This was not the end of the flying wing, however. The Horten brothers had rightly surmised that its slim cross-section made a flying wing harder to detect by radar. They had even tried to enhance this characteristic by adding charcoal dust to the wood glue to absorb electromagnetic waves. What they didn’t appreciate was that its flatter shape and the absence of radar reflecting vertical surfaces were the key factor in what we now term as stealth technology. In the 1980s engineers from the Northrop-Grumman Corporation made several visits to the Smithsonian Museum’s facility at Silver Hill, Maryland, where the captured Ho 229 V3 prototype was still in storage. Their research led to the Northrop B-2 stealth bomber where the aerodynamic qualities of the flying wing are secondary to its low radar signature. The flying wing concept is also being reviewed and re-branded as the Blended Wing Body (BWB) with a flattened and more aerofoil-like shape to deliver lower drag and high-lift. The Boeing Phantom Works in association with Nasa’s Langley Research Centre commenced flight testing with the remotely piloted X-48B in July 2007.

DELTA WINGS

The delta wing, named after the Greek character Delta which is represented by the D symbol, is so closely related to the flying wing that it can be regarded as a variation on the same theme. The main proponent of the delta wing in Germany was Alexander Lippisch of Messerschmitt Me 163 fame, although that aircraft wasn’t a pure delta as the wings didn’t extend to a full triangle. But such was the success of the Me 163 in terms of its aerodynamic qualities, bearing in mind that it always returned to the ground in glider mode, that Lippisch went on to experiment further with the design. This wartime work culminated in the Lippisch DM-1, or Darmstadt-München 1, a glider intended as a development model to test low-speed handling for a proposed super-fast ramjet-powered interceptor known as the Lippisch LP-13a. Eugene Sanger had already conducted flight tests with extremely powerful Lorin-type ramjets carried on the back of a Dornier Do 217E, and for the P.13a a ramjet that might be fuelled by coal dust had been proposed, possibly combined with rocket motors.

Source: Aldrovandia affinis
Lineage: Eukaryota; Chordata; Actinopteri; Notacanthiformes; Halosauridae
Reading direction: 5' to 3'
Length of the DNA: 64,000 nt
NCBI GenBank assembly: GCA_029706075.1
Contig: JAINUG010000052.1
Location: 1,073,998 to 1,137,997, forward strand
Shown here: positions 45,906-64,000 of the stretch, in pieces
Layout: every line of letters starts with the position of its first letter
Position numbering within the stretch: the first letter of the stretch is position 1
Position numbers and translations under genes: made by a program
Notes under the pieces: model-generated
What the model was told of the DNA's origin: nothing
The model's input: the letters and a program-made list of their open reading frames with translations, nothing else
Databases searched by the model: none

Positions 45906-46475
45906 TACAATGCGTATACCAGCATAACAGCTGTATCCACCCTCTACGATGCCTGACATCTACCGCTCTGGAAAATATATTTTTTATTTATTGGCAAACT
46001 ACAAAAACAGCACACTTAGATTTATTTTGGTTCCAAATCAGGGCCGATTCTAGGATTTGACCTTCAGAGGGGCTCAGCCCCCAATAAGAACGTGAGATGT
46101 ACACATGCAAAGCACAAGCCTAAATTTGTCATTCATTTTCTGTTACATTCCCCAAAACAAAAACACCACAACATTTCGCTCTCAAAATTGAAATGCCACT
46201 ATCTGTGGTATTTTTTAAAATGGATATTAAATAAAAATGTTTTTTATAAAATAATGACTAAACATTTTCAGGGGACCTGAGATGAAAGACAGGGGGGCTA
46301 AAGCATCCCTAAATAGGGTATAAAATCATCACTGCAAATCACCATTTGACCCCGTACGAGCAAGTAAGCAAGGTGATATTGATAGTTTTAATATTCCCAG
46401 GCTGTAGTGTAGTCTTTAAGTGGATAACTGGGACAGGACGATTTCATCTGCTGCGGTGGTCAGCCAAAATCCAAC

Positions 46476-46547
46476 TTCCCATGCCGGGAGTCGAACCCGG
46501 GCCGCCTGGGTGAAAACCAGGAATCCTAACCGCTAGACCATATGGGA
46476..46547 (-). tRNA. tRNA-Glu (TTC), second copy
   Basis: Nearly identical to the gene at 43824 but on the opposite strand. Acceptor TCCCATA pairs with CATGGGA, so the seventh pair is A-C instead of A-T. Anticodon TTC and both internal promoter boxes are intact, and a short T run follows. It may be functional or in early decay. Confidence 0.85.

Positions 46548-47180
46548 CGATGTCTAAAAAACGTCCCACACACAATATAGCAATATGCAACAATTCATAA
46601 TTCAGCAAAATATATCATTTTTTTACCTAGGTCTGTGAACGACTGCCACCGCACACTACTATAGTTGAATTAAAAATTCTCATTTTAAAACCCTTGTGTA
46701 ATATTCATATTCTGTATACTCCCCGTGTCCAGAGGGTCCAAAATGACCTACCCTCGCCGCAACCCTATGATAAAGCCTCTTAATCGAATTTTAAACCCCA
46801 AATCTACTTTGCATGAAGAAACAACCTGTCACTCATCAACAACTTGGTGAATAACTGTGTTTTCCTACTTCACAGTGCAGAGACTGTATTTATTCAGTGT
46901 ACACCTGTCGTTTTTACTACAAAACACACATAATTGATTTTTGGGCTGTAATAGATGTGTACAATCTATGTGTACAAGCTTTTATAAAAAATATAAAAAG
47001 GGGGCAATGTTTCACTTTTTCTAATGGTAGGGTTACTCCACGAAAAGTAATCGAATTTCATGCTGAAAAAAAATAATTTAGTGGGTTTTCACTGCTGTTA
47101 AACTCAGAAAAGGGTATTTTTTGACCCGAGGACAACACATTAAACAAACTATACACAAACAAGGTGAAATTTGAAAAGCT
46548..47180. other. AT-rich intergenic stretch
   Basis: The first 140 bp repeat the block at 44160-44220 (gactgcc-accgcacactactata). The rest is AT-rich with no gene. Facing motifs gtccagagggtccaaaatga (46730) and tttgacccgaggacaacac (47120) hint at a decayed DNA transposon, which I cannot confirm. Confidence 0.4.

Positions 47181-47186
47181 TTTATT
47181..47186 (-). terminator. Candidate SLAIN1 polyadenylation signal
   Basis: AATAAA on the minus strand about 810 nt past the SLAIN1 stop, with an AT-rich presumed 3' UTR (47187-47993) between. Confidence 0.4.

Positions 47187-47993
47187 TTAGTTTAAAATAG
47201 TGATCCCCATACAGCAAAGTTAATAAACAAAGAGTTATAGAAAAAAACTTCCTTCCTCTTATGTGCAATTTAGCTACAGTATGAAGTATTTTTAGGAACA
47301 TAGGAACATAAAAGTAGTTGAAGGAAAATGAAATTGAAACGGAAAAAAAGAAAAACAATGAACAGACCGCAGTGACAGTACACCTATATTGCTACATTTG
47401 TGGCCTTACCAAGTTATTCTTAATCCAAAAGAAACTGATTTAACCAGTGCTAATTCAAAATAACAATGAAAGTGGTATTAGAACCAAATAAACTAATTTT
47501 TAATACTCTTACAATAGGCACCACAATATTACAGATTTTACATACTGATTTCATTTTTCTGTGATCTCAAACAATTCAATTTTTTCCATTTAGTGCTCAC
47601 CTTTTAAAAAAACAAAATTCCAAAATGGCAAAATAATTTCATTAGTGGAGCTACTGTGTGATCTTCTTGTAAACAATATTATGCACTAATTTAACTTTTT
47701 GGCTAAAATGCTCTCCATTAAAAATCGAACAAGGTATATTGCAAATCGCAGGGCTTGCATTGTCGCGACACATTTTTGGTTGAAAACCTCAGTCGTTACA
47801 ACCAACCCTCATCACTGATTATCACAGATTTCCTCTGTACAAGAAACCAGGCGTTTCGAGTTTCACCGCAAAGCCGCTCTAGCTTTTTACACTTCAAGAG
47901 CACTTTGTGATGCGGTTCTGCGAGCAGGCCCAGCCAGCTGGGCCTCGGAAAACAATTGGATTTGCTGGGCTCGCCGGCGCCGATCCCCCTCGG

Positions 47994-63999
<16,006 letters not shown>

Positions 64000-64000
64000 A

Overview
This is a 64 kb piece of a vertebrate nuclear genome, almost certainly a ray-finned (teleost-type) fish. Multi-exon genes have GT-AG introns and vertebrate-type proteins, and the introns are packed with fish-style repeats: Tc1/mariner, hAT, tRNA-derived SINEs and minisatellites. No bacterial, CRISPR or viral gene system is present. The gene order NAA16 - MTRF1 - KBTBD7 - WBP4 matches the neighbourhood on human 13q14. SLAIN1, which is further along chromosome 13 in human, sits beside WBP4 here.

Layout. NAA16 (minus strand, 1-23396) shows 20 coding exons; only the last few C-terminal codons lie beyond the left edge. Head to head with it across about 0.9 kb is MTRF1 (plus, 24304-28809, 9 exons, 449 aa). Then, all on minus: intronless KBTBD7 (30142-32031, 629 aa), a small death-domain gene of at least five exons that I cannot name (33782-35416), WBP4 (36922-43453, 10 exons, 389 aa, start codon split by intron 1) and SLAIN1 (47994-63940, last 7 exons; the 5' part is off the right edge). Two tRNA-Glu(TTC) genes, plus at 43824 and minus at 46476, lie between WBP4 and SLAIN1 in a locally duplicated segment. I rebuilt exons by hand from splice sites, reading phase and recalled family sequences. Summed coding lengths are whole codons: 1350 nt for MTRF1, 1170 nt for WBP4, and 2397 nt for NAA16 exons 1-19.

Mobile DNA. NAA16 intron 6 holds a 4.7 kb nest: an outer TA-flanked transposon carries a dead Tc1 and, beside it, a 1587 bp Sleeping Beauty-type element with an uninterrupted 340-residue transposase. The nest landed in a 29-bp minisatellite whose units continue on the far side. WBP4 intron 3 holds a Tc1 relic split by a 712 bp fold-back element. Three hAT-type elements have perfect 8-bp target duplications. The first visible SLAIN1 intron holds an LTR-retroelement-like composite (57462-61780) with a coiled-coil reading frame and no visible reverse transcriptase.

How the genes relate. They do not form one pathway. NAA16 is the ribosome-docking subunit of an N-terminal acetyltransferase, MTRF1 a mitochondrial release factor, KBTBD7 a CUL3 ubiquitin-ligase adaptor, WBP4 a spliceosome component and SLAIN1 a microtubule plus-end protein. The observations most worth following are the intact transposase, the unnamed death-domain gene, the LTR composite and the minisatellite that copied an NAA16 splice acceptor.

Development of the test glider was started by the Flugtechnische Fachgruppe (FFG) – an association of students and aircraft designers at the Darmstadt and München (Munich) universities – in August of 1944, but after the facilities were bombed they moved the work to Prien in Bavaria. The DM-1 featured a distinctive pure delta of 60° sweep, resulting in a triangular plan shape, mirrored by another triangle to form the high dorsal fin. In theory the compression shock at Mach 1 would occur on both the leading edge of the wings and fin at the same time. This single-seater, just 20ft 8in (6.32m) long, was constructed of steel tubing frame with a plywood skin, with the cockpit crammed into the space at the junction of the three triangular elements. In the final operational version the circular intake for the ramjet would have extended to the nose. The intention was to launch the DM-1 by piggy-back. Film footage exists of what appears to be a scale model of the DM-1 in flight, as the prototype aircraft was not ready by the time American troops arrived on the scene in May 1945. Work continued on the DM-1 under the guidance of the US military and in November 1945 Dr Lippisch and the completed glider were shipped to the USA. The model was scrutinised in the Langley Aeronautical Laboratory’s wind tunnel and the data obtained from these studies led to the design of the Convair XP-92. Just as with the P.13a this aircraft was to have been powered by a combination of rocket and ramjet, but in the event a single test aircraft, the XF-92A, flew on 18 September 1948 fitted with an Allison J33-A-21 turbojet. The success of the XP-92 led Convair to feature the delta wing on a number of designs including the F-102 Delta Dagger, F-106 Delta Dart, B-58 Hustler, the F2Y Sea Dart produced for the US Navy, and the experimental FY Pogo VTOL aircraft.

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Lippisch DM-1 delta-wing with triangular dorsal fin. (SDASM)

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Convair’s XF-92A delta-wing test aircraft first flew in 1948. (USAF)

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Dornier Do 217E test-bed for the ramjet engine.